MLB’s 15 games on Opening Day averaged 2 hours and 45 minutes Thursday, 26 minutes shorter than last year’s average, indicating a successful regular-season start for the pitch clock introduced to shorten games as part of the league’s new rule changes. Here’s what you need to know:

Last year’s Opening Day, with seven games played, averaged 3 hours and 11 minutes.

Not one of the first seven games completed Thursday went as long as last year’s Opening Day average time of games.

Only two of the first seven games completed this year were longer than the shortest game on Opening Day last year. The shortest of last year’s Opening Day games was 2 hours and 49 minutes.

Cubs pitcher Marcus Stroman committed the first regular-season pitch-clock violation, while Red Sox third baseman Rafael Devers was the first hitter called out for a pitch-clock violation Thursday.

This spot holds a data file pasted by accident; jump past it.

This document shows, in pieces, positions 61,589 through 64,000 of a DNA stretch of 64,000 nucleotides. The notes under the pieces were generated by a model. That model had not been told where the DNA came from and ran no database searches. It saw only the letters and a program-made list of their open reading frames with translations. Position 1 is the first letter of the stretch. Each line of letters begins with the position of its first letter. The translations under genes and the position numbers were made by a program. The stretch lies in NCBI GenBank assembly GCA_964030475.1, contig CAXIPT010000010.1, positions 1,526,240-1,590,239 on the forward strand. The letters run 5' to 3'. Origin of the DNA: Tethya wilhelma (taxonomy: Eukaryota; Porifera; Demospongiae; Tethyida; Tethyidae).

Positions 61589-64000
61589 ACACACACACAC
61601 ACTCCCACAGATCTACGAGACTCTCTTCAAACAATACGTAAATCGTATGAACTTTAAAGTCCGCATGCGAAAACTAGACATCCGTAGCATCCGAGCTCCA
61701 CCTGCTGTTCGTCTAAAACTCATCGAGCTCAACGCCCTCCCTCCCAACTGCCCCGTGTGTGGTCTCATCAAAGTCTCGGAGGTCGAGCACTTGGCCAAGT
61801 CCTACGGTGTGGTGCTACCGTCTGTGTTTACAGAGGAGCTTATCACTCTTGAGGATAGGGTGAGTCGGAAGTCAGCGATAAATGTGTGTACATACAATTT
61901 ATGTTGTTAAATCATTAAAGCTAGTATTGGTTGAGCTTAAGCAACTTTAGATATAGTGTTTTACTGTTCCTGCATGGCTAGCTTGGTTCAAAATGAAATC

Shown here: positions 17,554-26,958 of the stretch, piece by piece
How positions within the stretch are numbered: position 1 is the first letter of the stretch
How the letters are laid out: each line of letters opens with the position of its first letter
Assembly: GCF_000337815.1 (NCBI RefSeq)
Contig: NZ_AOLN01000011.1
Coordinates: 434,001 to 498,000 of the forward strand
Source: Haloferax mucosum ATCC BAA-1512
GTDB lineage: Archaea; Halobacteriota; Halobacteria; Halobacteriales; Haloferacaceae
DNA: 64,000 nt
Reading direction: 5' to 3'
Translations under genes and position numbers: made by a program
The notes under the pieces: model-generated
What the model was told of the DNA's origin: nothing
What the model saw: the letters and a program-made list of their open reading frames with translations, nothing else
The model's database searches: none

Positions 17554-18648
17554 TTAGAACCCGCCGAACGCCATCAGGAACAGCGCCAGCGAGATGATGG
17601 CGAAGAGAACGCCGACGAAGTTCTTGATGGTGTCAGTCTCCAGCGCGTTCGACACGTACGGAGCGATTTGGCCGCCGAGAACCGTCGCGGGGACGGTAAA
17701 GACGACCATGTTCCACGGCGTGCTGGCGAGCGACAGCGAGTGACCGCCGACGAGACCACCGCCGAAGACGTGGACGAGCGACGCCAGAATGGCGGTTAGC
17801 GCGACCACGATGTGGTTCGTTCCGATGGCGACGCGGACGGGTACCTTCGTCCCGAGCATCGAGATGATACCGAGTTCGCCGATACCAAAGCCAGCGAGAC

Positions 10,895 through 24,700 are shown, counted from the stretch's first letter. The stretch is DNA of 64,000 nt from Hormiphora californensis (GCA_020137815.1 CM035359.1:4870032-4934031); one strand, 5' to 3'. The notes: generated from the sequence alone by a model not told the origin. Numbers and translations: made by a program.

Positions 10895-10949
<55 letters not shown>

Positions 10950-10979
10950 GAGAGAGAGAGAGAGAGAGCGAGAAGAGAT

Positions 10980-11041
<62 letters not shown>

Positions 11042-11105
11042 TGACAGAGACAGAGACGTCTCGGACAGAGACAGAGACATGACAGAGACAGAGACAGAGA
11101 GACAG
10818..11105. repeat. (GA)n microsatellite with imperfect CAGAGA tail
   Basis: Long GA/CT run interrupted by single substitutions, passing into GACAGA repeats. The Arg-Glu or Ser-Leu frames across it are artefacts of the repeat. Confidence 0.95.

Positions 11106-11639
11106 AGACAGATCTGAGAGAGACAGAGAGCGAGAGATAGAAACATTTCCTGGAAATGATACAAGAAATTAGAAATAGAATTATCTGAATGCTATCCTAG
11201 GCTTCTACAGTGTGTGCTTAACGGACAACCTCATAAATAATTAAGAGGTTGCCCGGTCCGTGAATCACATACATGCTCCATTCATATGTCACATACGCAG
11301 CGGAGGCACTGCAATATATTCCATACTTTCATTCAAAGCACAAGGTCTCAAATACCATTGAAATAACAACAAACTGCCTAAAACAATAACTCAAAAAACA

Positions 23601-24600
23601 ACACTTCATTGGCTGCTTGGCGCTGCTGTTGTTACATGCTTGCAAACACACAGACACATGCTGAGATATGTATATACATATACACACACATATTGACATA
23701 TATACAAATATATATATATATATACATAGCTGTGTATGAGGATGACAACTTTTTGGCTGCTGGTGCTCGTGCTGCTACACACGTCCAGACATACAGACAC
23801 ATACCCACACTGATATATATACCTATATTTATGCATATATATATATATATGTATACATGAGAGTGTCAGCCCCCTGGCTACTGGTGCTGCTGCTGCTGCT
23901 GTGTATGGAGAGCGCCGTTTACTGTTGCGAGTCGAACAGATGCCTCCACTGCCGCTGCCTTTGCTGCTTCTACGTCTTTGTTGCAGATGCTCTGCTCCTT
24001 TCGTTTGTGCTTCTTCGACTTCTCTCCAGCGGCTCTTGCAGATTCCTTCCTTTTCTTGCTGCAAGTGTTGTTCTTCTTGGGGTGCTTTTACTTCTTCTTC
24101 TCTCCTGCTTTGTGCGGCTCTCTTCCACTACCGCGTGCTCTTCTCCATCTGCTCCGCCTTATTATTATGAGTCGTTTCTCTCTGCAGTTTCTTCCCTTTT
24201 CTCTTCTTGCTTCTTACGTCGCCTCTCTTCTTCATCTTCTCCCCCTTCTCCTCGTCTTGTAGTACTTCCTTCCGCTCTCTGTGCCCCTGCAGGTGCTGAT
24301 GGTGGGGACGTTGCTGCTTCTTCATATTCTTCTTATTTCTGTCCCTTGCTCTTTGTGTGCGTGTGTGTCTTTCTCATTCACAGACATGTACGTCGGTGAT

More notable numbers

On Thursday, one of the two games of the first seven that lasted 2:49 or longer was a 10-9 win by the Orioles over the Red Sox, which was 3 hours and 10 minutes.

The Reds vs. Pirates game went 3 hours and 2 minutes. The matchup had 15 walks and 26 strikeouts and neither team’s starter lasted more than five innings.



The Athletic’s instant analysis:

How did the pitch clock perform?

By the end of spring training, it seemed like everyone had not only gotten used to the pitch clock but had also pretty much forgotten about it — except when celebrating a one-hour, 52-minute game as Reds starter Graham Ashcraft did late in spring.

Thursday, though, both the Pirates and Reds starters had a pitch clock violation and both of those plate appearances ended in home runs for the batter. Is that related? Probably not, but there are more shaking off signs in the regular season than in spring where the results don’t matter.